Saturday, August 15, 2015

Arches National Park, Utah

On Friday we moved our home to Moab, Utah.  We are now in dessert country, and it is hot.  We learned how hot when we did some hiking this morning around Arches National Park.  There are signs all around the park to remember to always carry water.  The elevation of 7,000 feet above sea level, plus temperatures hovering around 100 degrees can make one thirsty very fast  which we found out. 
As you can see in the picture above, not much shade is available either, so John and I just opted to take the easier, short trails to see some of the rock formations in the park.  Those rock formations include arches, spires, balanced rock and sandstone fins. They were once solid layers of sandstone, but stresses within those rocks caused them to crack, water and ice continued the process of erosion.  The first trail we took was into the Devil's Garden.  Here we saw the Pine Tree Arch.
Also on this trail is Landscape arch, which has an interesting story.  In 1991 hikers near this arch heard a loud crash and popping sound.  Some rock debris tumbled down from this slender arch which has a 306-foot-long span ( it is the longest arch in the park, the smallest has a 3 foot opening).  That rock was followed by a large slab which peeled away from the arch's right side.  When the dust settled 180 tons of fresh rock debris lay scattered under the arch.  Scientists think that the heavy rain which fell 10 days before may have filled the pore spaces of the sandstone arch, adding more weight than it could handle.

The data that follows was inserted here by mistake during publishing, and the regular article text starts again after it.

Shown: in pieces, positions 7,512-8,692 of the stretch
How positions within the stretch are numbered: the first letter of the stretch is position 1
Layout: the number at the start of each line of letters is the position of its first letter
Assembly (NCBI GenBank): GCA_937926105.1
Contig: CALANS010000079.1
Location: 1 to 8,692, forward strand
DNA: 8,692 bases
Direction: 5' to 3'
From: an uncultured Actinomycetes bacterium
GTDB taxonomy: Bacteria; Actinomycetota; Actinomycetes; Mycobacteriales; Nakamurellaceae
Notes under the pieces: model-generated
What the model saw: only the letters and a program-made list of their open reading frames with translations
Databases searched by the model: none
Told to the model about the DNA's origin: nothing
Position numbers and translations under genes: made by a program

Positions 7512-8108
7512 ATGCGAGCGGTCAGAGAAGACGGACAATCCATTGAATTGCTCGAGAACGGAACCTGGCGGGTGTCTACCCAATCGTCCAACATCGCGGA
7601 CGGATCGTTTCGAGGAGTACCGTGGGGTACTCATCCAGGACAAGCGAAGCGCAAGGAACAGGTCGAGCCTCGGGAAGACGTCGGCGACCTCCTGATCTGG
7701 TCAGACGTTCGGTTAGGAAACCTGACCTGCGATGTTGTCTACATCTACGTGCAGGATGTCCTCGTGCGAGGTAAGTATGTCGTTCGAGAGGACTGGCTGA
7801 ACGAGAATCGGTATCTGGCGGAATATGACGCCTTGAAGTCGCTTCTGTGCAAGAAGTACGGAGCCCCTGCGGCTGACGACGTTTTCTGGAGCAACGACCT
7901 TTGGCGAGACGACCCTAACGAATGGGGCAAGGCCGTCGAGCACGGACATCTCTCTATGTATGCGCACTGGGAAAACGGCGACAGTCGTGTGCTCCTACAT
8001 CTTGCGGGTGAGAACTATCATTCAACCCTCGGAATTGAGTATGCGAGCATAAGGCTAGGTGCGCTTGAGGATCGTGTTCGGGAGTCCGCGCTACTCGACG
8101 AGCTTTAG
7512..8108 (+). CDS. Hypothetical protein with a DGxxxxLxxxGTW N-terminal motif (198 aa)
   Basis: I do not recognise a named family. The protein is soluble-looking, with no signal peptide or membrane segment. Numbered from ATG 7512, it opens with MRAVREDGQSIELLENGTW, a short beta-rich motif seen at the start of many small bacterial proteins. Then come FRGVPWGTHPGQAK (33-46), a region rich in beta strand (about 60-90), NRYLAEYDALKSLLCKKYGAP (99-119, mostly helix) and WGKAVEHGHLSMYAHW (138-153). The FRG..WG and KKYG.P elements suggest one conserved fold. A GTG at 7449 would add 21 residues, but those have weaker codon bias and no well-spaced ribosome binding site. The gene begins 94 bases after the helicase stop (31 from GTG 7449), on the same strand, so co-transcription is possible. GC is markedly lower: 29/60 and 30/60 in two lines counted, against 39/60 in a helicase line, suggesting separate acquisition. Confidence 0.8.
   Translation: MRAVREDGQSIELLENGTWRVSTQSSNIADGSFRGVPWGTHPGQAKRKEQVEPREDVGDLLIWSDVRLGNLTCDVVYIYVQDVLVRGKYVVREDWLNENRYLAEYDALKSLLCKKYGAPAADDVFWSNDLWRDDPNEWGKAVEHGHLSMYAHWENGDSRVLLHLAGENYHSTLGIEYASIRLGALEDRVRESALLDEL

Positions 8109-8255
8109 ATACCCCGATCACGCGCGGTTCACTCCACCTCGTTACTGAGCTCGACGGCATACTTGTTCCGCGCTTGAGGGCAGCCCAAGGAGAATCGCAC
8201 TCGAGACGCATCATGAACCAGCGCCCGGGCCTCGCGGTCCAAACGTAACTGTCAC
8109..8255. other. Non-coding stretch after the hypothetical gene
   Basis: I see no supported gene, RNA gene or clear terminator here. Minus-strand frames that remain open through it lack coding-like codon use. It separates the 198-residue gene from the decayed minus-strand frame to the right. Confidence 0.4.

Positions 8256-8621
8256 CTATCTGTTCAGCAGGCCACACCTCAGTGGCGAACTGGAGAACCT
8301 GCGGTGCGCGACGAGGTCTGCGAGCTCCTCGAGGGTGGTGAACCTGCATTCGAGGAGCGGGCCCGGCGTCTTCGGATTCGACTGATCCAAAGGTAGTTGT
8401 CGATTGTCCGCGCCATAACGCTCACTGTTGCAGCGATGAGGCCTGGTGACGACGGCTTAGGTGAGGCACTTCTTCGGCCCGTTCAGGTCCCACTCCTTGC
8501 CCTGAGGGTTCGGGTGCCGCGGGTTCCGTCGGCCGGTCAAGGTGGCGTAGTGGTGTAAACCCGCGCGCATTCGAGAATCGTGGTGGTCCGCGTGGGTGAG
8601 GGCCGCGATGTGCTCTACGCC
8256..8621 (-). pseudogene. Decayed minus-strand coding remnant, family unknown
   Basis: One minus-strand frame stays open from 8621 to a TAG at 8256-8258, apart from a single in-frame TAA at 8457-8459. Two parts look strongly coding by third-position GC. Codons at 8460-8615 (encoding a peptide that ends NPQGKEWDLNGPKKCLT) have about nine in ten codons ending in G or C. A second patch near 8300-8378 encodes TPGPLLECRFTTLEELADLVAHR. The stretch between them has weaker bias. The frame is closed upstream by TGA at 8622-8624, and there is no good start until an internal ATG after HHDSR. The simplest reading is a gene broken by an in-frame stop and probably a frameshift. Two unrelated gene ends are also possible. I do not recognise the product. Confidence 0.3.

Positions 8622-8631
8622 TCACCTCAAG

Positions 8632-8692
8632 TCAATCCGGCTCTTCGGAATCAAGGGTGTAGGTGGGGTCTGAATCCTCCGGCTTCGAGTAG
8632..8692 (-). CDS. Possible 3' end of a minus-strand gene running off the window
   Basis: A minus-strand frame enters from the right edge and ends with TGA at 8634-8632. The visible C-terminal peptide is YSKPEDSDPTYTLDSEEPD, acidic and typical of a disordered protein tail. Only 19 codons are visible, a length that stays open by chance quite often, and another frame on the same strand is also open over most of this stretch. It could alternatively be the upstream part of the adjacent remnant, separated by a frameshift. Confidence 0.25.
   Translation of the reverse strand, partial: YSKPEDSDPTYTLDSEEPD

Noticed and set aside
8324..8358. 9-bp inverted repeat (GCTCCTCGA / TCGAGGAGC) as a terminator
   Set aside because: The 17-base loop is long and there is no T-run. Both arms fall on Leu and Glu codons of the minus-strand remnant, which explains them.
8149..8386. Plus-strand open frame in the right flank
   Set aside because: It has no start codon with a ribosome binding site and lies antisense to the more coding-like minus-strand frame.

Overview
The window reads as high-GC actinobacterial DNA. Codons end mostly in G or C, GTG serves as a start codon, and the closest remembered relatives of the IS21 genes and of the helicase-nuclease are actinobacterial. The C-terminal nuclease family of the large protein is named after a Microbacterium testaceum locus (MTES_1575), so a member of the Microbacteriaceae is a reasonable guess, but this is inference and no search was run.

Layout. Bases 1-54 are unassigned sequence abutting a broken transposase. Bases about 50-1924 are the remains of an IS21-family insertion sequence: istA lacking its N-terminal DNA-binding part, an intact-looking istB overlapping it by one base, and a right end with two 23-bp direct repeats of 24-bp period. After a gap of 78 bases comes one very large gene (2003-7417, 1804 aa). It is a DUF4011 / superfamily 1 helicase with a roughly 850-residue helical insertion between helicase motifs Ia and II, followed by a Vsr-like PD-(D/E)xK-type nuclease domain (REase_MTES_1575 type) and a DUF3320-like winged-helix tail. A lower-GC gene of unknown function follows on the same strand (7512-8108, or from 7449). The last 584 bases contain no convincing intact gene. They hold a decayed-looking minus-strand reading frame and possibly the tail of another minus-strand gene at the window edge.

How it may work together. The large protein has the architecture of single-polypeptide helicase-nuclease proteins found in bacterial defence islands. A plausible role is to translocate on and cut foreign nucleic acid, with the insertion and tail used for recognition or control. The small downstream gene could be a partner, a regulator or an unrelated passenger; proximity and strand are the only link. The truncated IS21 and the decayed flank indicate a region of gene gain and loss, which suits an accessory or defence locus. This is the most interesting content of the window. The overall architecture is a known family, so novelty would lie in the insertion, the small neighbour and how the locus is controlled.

Walking to Sand Dune Arch was a bit easier than the earlier trails, and big rock monoliths along the way provided some shade.
The arch is not actually broken, it just has a crack in it.  Hard to believe, but there are 2000 cataloged arches in the park!  Some of them, and other rock formations, are visible from the road.  By late morning it was just too hot to be out, we finished up by doing a driving tour of the park.  Pictured below is Balance Rock.

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